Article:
Spelt is a close relative of wheat and was an important crop in Europe from the Bronze Age to medieval times. Spelt was introduced to the United States in about 1890, exactly the period at which Howell Farm’s historical interpretation begins. So a farmer planting spelt at Howell Farm in 1890 likely would have been considered an innovator. Or at least an experimenter.
What spelt production there was in the United States would eventually be replaced by bread wheat. Not only did wheat offer higher yields than spelt, it also proved easier to thresh. (Spelt has a closer-fitting husk.) Of late, however, spelt has been making a modest comeback, in large part because of the health food movement as well as the sustainable agriculture movement. Spelt seems to cause less problems for some people who are allergic to wheat and also requires less fertilizer to grow than wheat.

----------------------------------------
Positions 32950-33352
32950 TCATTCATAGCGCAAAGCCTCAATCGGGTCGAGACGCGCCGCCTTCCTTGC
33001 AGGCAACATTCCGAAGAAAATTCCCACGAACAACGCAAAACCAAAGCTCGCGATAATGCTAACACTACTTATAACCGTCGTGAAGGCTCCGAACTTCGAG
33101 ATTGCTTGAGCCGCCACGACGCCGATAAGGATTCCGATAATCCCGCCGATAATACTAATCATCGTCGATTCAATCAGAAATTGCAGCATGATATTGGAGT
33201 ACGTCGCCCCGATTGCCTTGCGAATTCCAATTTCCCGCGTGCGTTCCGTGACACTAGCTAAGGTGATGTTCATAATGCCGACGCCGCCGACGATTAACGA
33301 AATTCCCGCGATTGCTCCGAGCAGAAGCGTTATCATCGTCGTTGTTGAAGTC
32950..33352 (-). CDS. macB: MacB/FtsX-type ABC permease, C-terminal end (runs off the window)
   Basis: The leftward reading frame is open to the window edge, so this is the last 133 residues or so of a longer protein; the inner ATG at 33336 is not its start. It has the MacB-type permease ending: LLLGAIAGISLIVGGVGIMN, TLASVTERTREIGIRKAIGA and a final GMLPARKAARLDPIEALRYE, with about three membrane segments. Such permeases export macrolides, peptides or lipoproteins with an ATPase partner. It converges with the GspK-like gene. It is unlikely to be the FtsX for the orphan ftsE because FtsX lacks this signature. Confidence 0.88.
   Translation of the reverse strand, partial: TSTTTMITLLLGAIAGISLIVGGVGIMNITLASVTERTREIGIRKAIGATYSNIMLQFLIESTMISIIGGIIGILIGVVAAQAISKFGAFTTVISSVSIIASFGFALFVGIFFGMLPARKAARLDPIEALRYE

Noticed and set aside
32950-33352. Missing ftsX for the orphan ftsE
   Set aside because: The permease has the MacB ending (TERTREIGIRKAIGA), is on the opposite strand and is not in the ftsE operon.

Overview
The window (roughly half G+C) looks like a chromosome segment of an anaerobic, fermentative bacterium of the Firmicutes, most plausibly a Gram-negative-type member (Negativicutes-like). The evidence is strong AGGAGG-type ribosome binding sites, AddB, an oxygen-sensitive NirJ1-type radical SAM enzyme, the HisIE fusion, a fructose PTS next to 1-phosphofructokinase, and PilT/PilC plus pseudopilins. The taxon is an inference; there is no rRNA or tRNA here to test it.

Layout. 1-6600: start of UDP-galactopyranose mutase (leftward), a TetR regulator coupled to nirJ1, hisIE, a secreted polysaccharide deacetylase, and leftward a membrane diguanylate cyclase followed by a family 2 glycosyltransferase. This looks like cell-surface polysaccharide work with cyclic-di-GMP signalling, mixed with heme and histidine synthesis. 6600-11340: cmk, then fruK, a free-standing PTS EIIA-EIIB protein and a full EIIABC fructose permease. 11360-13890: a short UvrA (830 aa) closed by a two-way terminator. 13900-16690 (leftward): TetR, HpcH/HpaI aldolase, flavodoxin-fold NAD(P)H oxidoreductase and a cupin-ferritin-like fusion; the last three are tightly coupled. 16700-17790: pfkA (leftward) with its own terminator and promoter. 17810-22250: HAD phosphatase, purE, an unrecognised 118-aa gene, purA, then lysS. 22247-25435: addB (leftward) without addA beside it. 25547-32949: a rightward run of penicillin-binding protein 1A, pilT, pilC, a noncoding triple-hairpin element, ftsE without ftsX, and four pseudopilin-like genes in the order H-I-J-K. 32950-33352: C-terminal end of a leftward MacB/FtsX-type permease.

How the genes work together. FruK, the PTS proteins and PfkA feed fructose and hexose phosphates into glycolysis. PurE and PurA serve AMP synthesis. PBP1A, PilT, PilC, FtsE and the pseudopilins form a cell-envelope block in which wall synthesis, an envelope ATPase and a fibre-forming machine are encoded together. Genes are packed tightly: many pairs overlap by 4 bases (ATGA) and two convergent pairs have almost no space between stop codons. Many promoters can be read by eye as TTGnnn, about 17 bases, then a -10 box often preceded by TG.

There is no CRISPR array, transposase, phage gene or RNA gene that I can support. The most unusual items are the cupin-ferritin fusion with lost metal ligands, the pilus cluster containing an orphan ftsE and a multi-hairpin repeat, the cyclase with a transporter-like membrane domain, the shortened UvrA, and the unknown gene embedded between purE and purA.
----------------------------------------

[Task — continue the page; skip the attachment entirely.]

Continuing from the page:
At Howell Farm, the spelt we produce will be fed to our livestock, hull included. According to Farmer Gary, having that hull around the grain is actually good for horses, because it helps slow down the digestion process. The spelt, which grows taller than modern wheat, also yields a good harvest of straw, which we use for animal bedding.